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C is for Cookie

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by

Ashlea Tobeck

on 24 August 2015

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Transcript of C is for Cookie

C is for Cookie
What is a cookie?
cookie comes from the Dutch word
"koekje"
it actually means "little cake"
there are a great variety of cookie types and textures ranging from crisp & light to dense & fudgy
formula modifications & mixing methods can give you the power to make any type of cookie you want
Make Up Methods for Cookies
there are 8 basic make up methods for cookies
Bagged Cookies
made from soft dough
Dropped
similar to bagged, but using a scoop
Rolled
Made from very stiff dough
Molded
Dough is rolled into long cylinders of the desired cookie diameter
Icebox
dough is made and rolled into shapes
Crispness
crispness in a cookie comes from a lack of moisture
Softness
softness is due to excess moisture
Chewiness
formula requirements for chewy cookies:
Spread
possibly the hardest characteristic to control
Cookie Characteristics
Cookies have infinite variety of:
One-Stage Method
not commonly used because it can lead to over-mixing
Creaming Method
low liquid content means that you can generally add liquid all at once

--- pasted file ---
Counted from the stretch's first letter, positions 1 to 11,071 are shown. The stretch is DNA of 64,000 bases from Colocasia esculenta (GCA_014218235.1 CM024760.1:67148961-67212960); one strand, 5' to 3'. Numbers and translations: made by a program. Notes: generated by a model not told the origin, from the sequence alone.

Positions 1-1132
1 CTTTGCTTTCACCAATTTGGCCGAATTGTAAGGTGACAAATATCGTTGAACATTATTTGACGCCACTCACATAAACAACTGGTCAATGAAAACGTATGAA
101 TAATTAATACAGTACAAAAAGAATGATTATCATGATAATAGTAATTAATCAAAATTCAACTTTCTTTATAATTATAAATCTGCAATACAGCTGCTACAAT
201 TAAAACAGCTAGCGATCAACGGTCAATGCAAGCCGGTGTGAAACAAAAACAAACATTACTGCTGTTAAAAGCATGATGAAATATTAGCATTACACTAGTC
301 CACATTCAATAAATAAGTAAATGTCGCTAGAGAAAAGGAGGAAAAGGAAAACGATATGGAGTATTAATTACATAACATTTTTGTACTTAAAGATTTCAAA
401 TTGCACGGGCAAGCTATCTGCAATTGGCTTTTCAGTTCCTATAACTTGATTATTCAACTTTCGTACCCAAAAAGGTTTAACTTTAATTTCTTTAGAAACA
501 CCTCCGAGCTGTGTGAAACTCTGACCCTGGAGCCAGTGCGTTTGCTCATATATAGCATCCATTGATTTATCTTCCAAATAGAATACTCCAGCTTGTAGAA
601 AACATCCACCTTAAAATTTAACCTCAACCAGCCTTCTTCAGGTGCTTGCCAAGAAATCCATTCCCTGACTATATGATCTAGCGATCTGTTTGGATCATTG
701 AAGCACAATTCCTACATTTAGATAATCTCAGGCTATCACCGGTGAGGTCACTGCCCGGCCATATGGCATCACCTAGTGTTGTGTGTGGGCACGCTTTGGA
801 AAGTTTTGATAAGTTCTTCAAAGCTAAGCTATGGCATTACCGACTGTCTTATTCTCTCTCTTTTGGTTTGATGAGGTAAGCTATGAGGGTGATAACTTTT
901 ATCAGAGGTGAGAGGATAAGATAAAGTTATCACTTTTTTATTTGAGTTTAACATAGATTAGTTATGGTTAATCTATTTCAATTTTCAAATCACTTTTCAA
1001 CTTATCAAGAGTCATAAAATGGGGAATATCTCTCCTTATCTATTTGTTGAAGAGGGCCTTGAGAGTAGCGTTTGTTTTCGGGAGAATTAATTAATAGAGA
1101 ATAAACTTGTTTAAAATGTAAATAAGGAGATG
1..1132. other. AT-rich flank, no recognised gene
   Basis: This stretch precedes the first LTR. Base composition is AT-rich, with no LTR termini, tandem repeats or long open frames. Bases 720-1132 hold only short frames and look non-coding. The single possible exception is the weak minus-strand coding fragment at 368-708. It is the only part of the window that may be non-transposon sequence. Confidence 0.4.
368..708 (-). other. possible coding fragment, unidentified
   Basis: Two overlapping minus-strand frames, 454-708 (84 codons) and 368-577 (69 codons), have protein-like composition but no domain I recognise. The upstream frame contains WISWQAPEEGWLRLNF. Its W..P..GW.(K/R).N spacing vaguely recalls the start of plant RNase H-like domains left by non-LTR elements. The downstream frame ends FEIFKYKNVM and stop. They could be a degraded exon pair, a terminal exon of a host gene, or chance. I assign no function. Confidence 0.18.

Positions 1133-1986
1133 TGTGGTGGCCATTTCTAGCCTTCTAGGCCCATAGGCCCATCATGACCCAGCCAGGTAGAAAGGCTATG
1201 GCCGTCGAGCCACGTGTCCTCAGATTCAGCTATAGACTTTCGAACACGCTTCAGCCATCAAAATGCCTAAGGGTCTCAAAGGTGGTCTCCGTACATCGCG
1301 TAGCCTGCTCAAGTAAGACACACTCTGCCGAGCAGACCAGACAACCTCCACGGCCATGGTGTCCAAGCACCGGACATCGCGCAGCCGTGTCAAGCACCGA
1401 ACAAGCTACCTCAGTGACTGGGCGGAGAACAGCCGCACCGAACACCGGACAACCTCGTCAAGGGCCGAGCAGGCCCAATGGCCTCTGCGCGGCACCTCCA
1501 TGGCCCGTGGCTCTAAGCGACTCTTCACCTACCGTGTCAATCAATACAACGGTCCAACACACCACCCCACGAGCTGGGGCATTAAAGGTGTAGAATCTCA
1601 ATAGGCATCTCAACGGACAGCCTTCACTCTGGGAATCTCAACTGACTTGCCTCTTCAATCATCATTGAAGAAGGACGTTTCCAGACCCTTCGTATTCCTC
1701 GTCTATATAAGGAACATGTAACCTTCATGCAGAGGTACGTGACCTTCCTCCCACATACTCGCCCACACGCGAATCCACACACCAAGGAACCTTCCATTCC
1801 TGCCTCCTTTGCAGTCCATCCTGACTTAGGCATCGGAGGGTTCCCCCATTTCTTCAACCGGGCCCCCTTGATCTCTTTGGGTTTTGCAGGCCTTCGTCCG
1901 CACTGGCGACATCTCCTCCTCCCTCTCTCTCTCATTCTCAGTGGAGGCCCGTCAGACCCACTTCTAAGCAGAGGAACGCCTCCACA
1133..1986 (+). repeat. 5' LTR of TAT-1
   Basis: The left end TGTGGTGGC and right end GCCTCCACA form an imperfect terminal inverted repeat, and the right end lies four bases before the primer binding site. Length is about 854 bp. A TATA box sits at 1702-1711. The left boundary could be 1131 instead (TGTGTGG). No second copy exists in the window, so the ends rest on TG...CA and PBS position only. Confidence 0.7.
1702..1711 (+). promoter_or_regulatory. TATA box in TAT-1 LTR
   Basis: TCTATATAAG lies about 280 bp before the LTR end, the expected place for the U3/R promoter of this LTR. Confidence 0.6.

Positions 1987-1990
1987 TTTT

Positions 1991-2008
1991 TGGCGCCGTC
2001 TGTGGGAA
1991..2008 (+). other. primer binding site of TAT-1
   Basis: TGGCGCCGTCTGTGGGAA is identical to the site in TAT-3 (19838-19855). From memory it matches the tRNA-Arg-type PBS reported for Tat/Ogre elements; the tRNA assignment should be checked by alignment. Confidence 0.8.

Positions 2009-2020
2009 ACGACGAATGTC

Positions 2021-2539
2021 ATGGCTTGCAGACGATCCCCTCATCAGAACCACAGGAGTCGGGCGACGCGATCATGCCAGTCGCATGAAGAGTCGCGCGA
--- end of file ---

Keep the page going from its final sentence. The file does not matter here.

Sanding Method
used when there is little to no liquid except for eggs
Sponge Method
used for cookies that will be light & delicate
Mixing Methods for Cookies
low liquid content in cookies= less gluten development & easier mixing
shape, size, texture, flavor, appearance
we can control these variations with formula modifications
think about the functions that each ingredient is performing in your dough to determine the characteristics of that cookie
formula requirements for crisp cookies:
1) low percentage of liquid
2) high percentage of sugar and fat
3) long baking time
4) small size or thin shape
5) proper storage
formula requirements for soft cookies:
1) high percentage of liquid
2) low percentage of sugar and fat
3) liquid sweeteners in the formula
4) under-baking
5) large size or thick shape
6) proper storage
generally the most debated characteristic
all chewy cookies are soft, but not all soft cookies are chewy
1) high % sugar & liquid w/ low % fat
2) high % egg
3) strong flour or high gluten development during mixing
formula requirements to increase spread:
1) high sugar content (granulated sugar)
2) high baking soda content
3) creaming butter & sugar until light
4) low oven temperature
5) high liquid %
6) heavily greased pan
formula requirements to decrease spread:
1) using powdered sugar instead of granulated
2) blending fat & sugar just to combine
3) high oven temp
4) low liquid %
5) strong flour or high gluten development
6) ungreased pan
mixing methods should be chosen based on desired characteristics in the cookies
large variety of cookie types means that these mixing methods are sometimes modified to fit the formula
formula trumps basic directions
all ingredients are mixed at once
there is too little control over how the ingredients mix with this method
while it is easy, it takes time to get a fully homogenous mixture
ALL ingredients at ROOM TEMP